Leland Stanford Jr.’s posthumously lauded artifact collection reveals how his legacy was shaped by personal memorialization and cultural trends of the late 19th and early 20th centuries.
Leland Stanford Jr., only son of Governor and railroad tycoon Leland Stanford Sr. and heiress Jane Lathrop Stanford, died suddenly in 1884, just shy of his 16th birthday. The Leland Stanford Junior University (opened 1891) and Museum (opened 1893) were created in memoriam for Leland Jr. In fact, the museum’s early collections reflect Leland Jr.’s budding curatorial interests, nurtured by his doting parents’ great wealth, class tastes, and social connections. Renowned curators reckoned Leland Jr.’s early death a great loss to “the art-training” of the American people. Was his collecting that remarkable? Or was it a boyhood hobby amplified by his parents’ loss and remembrance?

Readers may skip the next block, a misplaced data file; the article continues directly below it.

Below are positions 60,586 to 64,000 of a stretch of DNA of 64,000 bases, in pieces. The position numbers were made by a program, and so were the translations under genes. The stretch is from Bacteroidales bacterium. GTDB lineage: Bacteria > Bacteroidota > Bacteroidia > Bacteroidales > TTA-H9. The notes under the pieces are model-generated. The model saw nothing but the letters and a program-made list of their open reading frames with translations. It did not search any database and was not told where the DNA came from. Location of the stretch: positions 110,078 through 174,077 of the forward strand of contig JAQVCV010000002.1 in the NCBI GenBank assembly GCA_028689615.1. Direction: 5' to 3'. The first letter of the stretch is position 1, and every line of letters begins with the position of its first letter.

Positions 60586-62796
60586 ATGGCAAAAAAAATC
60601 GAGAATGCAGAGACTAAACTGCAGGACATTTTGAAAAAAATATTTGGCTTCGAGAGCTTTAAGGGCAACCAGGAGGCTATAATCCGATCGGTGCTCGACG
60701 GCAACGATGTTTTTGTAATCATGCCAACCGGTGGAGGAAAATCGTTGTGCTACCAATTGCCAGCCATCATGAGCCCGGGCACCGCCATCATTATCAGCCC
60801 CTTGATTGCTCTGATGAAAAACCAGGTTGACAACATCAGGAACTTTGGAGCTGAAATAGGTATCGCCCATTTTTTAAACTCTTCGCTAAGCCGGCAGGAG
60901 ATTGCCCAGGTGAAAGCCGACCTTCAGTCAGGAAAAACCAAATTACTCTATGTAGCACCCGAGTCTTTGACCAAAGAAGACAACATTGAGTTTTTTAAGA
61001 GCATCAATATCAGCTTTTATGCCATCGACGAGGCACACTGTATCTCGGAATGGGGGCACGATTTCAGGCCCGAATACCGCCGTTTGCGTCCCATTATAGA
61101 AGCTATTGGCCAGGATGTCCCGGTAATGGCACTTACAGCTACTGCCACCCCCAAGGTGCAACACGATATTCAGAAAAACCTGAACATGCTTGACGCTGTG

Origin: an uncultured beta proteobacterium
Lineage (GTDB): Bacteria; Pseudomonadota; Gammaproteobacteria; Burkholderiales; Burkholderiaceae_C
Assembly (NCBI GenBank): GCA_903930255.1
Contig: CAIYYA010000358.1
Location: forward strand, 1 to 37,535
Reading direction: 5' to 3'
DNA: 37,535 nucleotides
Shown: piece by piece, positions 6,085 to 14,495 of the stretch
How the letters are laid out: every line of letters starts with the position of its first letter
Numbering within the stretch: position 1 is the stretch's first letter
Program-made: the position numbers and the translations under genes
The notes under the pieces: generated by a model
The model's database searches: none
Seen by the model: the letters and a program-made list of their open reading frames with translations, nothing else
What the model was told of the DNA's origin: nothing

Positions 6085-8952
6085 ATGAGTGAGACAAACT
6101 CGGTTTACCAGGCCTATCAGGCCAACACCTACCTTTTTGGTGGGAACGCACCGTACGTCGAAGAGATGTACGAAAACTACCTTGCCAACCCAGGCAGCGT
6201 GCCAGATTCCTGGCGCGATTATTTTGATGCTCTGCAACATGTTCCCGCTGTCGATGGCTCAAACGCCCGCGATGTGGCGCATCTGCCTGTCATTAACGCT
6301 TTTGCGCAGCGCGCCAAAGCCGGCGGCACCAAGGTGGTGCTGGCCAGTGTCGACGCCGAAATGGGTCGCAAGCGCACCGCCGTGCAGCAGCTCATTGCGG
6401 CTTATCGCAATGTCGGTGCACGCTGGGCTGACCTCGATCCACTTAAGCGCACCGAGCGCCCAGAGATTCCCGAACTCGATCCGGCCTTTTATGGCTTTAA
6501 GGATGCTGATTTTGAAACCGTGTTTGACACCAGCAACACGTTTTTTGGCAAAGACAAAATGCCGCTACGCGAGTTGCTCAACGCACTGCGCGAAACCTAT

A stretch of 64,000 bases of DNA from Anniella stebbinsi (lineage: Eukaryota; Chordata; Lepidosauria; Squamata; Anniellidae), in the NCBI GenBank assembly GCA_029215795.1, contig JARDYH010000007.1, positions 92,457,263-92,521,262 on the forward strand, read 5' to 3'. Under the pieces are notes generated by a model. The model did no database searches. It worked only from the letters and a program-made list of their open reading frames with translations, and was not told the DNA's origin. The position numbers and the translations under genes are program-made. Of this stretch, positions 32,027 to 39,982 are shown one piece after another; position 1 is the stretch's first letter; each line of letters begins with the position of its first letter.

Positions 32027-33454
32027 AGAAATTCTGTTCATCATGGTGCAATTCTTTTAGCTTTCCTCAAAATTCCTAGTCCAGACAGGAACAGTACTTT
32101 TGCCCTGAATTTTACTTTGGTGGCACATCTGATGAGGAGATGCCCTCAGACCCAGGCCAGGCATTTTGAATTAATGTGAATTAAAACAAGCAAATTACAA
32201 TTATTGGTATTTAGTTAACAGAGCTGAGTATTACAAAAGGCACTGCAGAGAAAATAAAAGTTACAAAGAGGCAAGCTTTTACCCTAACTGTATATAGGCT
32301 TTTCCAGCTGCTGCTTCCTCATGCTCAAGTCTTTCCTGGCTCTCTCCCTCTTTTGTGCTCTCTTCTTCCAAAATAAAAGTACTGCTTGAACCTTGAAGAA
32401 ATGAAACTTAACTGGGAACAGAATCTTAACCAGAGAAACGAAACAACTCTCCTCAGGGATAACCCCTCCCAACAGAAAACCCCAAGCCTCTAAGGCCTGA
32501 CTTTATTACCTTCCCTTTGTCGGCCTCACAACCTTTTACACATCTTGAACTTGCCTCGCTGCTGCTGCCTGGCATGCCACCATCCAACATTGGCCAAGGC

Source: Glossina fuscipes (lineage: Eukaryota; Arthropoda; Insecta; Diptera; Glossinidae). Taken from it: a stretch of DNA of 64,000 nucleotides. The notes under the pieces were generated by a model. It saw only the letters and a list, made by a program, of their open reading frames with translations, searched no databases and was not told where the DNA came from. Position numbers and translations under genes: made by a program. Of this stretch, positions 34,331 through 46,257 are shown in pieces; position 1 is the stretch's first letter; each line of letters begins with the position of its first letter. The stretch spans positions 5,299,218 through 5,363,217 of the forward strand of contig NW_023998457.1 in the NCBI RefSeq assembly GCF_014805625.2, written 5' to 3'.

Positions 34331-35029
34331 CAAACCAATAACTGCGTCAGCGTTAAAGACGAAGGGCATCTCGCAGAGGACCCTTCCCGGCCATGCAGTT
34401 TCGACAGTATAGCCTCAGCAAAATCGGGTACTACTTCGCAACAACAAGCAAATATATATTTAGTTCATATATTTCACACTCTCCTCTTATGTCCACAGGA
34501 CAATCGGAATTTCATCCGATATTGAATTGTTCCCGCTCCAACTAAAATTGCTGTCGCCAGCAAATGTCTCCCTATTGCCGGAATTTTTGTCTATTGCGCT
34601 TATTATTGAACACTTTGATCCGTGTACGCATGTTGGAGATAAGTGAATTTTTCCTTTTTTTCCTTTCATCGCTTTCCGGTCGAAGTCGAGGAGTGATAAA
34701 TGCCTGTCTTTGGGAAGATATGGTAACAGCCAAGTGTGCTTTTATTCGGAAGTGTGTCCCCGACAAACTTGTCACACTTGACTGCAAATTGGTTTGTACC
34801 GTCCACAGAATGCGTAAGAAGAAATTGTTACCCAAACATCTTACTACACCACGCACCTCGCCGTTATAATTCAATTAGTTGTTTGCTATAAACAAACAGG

Sabrina Papazian, Phd candidate at the Stanford Archaeology Center, is student curator of Collecting in Life and Death: The Curatorial Legacy of Leland Stanford Jr. The exhibit is not open to the public but can be seen by students, researchers, and others spending time in SUAC's Collections Classroom.
On View through Fall 2017